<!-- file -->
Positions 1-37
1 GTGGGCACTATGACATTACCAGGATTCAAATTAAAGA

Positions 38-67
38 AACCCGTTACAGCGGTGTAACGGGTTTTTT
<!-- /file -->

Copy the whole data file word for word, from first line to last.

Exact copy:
Positions 1-37
1 GTGGGCACTATGACATTACCAGGATTCAAATTAAAGA

Positions 38-67
38 AACCCGTTACAGCGGTGTAACGGGTTTTTT